You can make mosaic street numbers and signs using a grid, but mosaics made from irregular shapes of non-gridded tesserae are more interesting, especially if you use concentric andamento for the background surrounding the figures.
Sara Sommers emailed us some pictures of her mosaic street number plaque, and it is made from cut pieces of tile in strongly contrasting colors. It is definitely worth checking out if you are thinking of making a piece with large mosaic letters or numerals.
For starters, Sara uses strong color contrast between her numerals and background, which is critical for making eye-catching art. She also uses multiple related colors and variegated patterns instead of solid monochromatic color fields.
Variegated Colors & Patterns
The numerals are made from yellow and orange colors of our Irregular Glazed Ceramic Tile, and the background is made from our china-patterned Glazed Porcelain Tile mixed with some of our Morjo™ 12mm Recycled Glass Tile in dark midnight blue. For added visual interest, the numerals are outlined in cut pieces of Morjo™ in a lighter blue color.
Sara started by drawing some outlines of the numerals she wanted to mosaic. You could use stencils for this purpose or even the numerals and letters sold in craft stores as improvised stencils and then return them.
In the picture above, notice the extra-large spaces between some of the tiles in the numeral “2” and compare that to the revised numeral “2” in the picture below.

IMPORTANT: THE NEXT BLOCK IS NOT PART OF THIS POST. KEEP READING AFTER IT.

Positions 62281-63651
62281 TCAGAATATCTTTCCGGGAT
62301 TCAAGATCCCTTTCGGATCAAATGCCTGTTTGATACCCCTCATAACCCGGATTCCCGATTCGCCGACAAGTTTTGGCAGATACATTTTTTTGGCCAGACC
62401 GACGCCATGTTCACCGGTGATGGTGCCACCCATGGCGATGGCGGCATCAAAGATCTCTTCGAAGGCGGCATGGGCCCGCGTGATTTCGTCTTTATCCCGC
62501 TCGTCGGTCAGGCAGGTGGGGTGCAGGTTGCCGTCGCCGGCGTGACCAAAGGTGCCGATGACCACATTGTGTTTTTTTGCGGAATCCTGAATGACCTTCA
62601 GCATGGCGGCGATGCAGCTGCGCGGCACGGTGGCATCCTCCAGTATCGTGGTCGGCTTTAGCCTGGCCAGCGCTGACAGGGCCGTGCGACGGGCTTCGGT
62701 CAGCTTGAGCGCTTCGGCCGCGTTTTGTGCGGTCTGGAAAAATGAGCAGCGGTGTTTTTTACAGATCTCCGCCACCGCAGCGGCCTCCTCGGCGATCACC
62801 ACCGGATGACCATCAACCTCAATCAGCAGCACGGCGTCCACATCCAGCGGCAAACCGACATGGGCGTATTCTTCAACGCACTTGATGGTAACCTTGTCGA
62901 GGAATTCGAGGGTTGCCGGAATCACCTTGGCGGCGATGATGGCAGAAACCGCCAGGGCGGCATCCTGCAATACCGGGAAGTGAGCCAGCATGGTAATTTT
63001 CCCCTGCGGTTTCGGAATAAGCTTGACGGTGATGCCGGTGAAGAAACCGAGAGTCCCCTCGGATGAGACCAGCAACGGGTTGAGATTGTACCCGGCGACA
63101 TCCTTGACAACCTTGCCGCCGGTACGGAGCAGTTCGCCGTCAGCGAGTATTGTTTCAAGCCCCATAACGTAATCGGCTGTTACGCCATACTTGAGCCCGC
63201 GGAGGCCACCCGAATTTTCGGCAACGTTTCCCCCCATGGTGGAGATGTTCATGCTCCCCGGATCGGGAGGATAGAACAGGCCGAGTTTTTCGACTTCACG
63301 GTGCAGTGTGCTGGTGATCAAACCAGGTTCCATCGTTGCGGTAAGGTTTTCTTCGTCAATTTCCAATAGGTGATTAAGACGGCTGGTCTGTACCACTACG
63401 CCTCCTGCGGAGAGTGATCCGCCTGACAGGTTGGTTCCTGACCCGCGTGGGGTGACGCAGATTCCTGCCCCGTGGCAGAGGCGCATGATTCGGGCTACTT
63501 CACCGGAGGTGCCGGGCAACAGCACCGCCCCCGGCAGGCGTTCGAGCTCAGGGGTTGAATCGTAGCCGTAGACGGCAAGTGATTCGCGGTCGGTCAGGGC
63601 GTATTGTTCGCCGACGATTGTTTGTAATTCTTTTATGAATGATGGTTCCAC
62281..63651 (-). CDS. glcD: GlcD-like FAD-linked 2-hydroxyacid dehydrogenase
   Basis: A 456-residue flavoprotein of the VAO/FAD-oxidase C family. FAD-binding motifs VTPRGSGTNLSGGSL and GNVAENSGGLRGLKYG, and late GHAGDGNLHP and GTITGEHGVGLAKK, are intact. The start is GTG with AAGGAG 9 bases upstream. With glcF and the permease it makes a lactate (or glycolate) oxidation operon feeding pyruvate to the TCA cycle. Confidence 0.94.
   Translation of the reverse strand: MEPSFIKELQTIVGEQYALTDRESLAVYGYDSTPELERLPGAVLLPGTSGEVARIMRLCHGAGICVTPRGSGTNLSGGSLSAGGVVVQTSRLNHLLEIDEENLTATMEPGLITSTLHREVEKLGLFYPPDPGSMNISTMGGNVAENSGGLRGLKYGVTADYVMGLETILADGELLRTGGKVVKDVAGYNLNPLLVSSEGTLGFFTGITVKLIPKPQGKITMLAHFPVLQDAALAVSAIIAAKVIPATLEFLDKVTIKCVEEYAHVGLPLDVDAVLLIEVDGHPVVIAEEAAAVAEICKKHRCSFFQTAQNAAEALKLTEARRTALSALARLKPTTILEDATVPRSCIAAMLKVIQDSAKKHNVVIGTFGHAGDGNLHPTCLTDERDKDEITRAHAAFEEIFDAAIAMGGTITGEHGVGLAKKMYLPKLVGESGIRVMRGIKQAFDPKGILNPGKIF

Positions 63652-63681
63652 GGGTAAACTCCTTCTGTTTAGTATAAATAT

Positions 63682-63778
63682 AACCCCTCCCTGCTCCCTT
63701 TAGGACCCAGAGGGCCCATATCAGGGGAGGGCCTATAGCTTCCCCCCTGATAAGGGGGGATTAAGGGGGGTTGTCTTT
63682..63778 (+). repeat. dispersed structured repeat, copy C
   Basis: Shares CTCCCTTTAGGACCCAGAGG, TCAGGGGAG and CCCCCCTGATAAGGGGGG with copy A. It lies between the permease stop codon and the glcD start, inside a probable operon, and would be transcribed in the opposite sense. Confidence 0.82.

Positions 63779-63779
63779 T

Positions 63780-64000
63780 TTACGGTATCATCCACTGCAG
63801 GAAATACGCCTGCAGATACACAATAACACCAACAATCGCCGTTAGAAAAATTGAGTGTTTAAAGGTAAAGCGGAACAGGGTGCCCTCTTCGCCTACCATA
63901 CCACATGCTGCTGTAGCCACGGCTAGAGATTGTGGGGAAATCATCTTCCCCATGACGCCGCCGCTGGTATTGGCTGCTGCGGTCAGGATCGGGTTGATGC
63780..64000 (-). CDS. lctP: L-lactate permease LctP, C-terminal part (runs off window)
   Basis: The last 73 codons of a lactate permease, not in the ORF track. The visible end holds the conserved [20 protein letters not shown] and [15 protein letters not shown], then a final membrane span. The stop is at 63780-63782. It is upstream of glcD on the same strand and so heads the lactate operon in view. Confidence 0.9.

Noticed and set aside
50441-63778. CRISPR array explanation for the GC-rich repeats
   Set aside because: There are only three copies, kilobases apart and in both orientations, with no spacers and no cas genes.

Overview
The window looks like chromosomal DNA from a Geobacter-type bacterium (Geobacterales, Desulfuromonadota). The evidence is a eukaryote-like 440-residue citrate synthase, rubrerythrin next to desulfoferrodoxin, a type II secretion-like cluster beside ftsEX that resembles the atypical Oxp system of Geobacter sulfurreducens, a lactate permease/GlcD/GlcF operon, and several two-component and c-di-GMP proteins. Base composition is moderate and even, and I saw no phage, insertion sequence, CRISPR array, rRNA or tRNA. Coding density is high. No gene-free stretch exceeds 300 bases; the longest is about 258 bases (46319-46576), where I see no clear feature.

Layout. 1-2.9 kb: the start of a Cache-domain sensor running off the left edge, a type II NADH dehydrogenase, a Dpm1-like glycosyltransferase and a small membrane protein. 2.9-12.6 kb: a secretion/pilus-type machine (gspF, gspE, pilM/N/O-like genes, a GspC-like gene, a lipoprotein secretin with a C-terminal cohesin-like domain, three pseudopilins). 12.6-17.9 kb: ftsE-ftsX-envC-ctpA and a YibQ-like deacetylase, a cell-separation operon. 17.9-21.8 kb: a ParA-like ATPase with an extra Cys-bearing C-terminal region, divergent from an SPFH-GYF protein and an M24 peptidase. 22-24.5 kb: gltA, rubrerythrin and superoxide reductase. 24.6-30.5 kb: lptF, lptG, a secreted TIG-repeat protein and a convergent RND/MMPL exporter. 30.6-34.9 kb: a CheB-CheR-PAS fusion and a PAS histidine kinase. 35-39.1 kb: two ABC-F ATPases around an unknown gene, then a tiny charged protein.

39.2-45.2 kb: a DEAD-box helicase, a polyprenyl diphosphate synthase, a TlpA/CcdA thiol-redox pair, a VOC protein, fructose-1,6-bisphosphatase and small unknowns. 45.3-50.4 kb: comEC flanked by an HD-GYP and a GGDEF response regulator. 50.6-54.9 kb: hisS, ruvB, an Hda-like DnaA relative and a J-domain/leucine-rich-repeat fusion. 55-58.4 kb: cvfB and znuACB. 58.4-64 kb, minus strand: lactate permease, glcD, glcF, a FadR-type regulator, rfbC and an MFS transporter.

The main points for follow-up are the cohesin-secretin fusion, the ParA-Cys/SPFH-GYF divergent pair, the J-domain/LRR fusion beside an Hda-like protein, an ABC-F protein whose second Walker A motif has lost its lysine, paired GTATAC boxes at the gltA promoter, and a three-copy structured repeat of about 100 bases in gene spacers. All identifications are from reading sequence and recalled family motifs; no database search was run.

While grouting can “pull things together” and help make separate pieces of tile represent a solid figure, it can’t help inconsistent spacing of tile. In fact, grouting usually makes inconsistent spacing look worse. If you have larger gaps in places, those will stick out like a sore thumb when they are filled with concrete, especially if they are in a focal point, such as a face or the eyes of a face.
Appropriate Backer for Outdoors
Since this mosaic was going to be mounted outside, it was critical that it be made on a backer that wasn’t vulnerable to moisture and humidity, instead of plywood, which eventually warps and deteriorates outside. Also, thinset mortar is used instead of mosaic adhesive to mount the tiles.
Prevent Freeze Damage
I should note that even though the glass and glazed porcelain are non-porous and frost proof, the Irregular Glazed Ceramic is relatively soft and vulnerable to freeze damage and isn’t ideal for outdoor use. To prevent water from seeping into microscopic holes in the glaze, it should be sealed with multiple applications of a tile and grout sealer purchased locally at a building material store. (We don’t sell sealers at our website because they are ruined if they freeze during shipment.)